I went to bed although it's actually nothing but a couple of dirty, crumpled rags. As usual I couldn't fall asleep despite the fatigue. Then, I got stricken by a spell of panic over how I've been screwing up my entire life when the final curtain is falling on me. Until dawn, I kept asking myself, as if in delirium, how to get out of this jam.
There are only two roles played on the stage: one for the Rebel, the other for the Plain Fool. There is a third role which is played by the Revolutionary, but he normally stays off-stage throughout the dichotomic drama.
My lifetime philosophy teacher Jean-Paul Sartre observed the Rebel is a clown because he badly needs his enemy to withstand his rebellious attack so he can remain the same Rebel all along. But now I've learned the Rebel also needs the Revolutionary because he is there to prove for the Rebel that the Revolutionary is an inviable species. In a dichotomic world, he always ends up destroying himself.
The Plain Fool may hate the Rebel because the Rebel is there to mercilessly attack him. Yet, he also needs the Revolutionary on his side because he wants to sleep in peace with a belief that the Revolutionary always keeps vigil on his behalf. The Plain Fool needn't know what the Revolutionary is watching out for. It's none of his business.
Maybe I can define my role as that of the Revolutionary. But I don't want the Rebel or the Plain Fool to count on me because it's always a he. At least in Japan, women don't belong to the dichotomy unless/until they are fully assimilated into the male-dominated world. Actually it was always a woman, who was too intelligent to be called the Plain Fool, that made my life really worth living. Not that all Japanese women are like this - far from it. The Manga-loving female manager at the tax-collecting department of the municipal office, for one, is a real bitch.
I said to myself it's about time to have abandoned the role of the Revolutionary. It's none of my business to suggest my predominantly American audience that they should seek a brand-new sociopolitical model.
Enough is enough.
To make up for the sleepless night, I took a long afternoon nap. At a little after 5 PM, a sudden jolt woke me up. Funnily enough, the first thing that cropped up in my mind was that cockeyed, short (5'02"), impossibly nicotine-addicted Frenchman named Jean-Paul Sartre, and his ontological essay titled L'Être et le néant. If I remember it correctly, he wrote in the book to the effect that natural phenomena such as winds that blow, streams of the river and waves of the sea are the "disease" of L'Être en-soi (being in-itself.)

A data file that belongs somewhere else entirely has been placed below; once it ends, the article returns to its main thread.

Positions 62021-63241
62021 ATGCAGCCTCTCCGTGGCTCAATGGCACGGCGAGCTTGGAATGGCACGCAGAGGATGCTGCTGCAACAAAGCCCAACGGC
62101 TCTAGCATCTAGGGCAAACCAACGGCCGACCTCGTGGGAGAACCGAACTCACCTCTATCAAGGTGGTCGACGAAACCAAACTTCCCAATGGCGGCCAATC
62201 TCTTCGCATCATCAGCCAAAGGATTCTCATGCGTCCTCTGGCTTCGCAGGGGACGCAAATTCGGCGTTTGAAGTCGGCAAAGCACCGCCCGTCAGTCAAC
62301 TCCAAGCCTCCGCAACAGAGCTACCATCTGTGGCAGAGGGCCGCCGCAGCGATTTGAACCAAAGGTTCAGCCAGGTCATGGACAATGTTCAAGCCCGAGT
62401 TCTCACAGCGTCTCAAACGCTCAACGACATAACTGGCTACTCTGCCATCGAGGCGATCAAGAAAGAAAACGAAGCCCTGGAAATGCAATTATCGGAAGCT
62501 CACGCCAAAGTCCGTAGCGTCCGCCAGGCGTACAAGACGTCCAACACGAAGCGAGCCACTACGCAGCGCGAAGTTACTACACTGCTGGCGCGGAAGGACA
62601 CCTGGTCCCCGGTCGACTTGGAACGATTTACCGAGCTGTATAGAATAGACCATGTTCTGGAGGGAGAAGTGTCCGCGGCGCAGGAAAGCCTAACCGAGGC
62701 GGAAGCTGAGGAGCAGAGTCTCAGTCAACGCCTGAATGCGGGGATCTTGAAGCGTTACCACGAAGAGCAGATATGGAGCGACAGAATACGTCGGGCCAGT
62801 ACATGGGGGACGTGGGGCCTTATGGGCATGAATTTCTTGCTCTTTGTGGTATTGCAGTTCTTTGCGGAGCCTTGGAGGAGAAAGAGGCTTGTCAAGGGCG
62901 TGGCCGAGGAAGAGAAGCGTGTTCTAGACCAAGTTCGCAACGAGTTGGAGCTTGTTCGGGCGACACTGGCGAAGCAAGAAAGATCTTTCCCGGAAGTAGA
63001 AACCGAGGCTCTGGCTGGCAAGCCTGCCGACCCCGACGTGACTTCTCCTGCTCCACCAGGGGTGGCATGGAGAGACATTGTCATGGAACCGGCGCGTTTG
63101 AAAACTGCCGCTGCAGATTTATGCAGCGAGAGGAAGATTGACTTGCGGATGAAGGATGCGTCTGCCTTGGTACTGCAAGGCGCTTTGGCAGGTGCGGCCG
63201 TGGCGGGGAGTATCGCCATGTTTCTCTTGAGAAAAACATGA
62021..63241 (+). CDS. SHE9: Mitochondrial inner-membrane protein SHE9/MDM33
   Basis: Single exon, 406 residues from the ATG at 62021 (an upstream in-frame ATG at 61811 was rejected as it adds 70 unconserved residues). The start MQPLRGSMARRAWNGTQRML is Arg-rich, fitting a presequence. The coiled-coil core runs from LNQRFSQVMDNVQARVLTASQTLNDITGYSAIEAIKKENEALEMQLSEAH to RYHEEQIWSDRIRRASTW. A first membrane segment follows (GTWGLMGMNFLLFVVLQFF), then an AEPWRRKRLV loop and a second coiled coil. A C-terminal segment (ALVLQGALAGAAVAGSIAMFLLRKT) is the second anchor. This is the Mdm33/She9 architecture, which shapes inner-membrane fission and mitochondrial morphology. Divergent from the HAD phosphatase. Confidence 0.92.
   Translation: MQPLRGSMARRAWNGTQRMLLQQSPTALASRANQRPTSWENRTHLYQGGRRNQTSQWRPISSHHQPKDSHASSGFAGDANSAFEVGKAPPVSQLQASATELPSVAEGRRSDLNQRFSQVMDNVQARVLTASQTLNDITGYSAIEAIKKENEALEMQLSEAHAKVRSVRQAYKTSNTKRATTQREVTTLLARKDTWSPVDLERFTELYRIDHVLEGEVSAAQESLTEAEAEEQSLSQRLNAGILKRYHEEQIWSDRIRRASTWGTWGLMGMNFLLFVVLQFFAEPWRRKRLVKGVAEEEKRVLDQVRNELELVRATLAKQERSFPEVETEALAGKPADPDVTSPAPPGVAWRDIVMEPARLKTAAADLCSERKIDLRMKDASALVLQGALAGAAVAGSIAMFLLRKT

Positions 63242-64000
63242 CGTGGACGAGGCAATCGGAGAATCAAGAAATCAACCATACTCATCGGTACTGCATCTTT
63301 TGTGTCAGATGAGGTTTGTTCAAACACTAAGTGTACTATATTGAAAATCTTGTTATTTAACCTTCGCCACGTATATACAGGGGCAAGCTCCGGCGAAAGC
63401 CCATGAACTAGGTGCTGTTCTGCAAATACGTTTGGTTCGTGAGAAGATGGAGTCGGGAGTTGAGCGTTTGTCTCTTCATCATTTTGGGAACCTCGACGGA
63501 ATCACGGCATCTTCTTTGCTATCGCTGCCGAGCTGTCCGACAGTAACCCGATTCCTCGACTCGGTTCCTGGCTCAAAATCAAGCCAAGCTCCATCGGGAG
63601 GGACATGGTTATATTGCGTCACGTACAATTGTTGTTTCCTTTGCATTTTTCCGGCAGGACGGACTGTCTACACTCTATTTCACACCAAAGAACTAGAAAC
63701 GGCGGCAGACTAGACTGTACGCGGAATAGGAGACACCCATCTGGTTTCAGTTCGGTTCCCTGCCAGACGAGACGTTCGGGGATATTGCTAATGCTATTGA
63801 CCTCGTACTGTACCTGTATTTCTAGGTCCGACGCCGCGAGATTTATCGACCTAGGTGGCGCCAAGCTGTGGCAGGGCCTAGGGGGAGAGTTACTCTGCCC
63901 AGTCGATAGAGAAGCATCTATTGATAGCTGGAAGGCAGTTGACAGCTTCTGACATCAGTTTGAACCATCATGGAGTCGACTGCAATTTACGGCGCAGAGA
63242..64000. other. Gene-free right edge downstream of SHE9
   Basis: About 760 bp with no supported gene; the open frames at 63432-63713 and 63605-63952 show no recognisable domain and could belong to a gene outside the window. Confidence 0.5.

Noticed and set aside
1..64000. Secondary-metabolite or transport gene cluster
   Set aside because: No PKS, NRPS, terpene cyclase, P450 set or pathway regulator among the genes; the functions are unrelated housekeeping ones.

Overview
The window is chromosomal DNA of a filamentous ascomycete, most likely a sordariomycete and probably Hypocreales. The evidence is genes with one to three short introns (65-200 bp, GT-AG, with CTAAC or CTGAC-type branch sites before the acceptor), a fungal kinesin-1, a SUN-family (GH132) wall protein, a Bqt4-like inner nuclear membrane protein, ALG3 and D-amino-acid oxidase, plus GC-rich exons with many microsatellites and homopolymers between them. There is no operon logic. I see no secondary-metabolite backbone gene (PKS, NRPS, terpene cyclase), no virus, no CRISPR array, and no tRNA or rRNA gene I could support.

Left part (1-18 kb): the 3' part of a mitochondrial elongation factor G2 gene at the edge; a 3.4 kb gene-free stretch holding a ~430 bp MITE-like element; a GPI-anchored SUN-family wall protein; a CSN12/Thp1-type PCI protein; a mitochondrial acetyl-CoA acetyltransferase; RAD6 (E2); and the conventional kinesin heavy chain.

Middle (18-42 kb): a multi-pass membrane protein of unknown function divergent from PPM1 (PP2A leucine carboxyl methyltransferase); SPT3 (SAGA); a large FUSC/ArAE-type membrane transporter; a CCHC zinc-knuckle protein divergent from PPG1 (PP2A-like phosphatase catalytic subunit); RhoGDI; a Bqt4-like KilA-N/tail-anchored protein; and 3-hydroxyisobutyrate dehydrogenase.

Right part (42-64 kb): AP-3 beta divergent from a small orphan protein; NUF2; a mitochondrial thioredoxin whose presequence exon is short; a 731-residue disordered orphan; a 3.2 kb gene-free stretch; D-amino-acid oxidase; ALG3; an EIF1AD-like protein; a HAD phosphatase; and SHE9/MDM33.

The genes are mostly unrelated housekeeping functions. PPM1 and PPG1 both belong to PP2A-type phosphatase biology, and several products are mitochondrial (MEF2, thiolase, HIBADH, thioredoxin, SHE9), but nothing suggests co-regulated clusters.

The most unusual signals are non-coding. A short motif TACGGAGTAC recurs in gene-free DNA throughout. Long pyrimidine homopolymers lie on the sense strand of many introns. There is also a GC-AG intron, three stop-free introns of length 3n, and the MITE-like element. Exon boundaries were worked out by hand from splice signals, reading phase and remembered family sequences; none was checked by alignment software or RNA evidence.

His statement here was not really convincing. But now I think I've really understood the idea. When a dichotomic world falls apart, it will be caused by itself, like in a case where a big quake destroys Japan. Fortunately or unfortunately, most seismologists are now saying the probability of a real devastating earthquake hitting the metropolitan area in the next four years is 70%.
Incidentally, did you know that an exceptionally talented Manga cartoonist has recently debuted in New Jersey, U.S.A.? His name is Gordon G. Chang. Although he still uses the format of political analysis here, its content is unmistakably Manga.
In the funny piece he contributed to the World Affairs website under the title of Aging Asia's Demographic Dilemma, he wrote: "The last Japanese citizen will be born in 3011. About 80 years after that, he or she will die and the country will then become extinct." He quickly added that "the extinction of the Japanese does not seem possible" without spelling out the reason. Remember it's a Manga piece, after all.
This shows he has gone completely out of touch with reality.
In the past I repeatedly warned Chang it's turning the causal relationship upside down to attribute the loss of Japan's economic vigor to shrinking population, and that the quality of people by far outweighs the number of people. But the self-styled Northeast Asia expert shrugged off my commonsense arguments because he thought there was no reason to listen to an obscure blogger that I was.
Since the fall of 2008, the Japanese media have realized the country is actually overpopulated. That's why Chang was refraining from talking about his pet issue in the last four years. But now he thought he had to resort to the irrelevant topic to avoid starting the long-awaited countdown for the collapse of China.
He is no exception in this intellectual decline in the U.S. Now hundreds of thousands of his followers seem poised to indulge in chitchat with their guru about a utopian or dystopian future of the 31st century.
Bon voyage, American Plain Fools.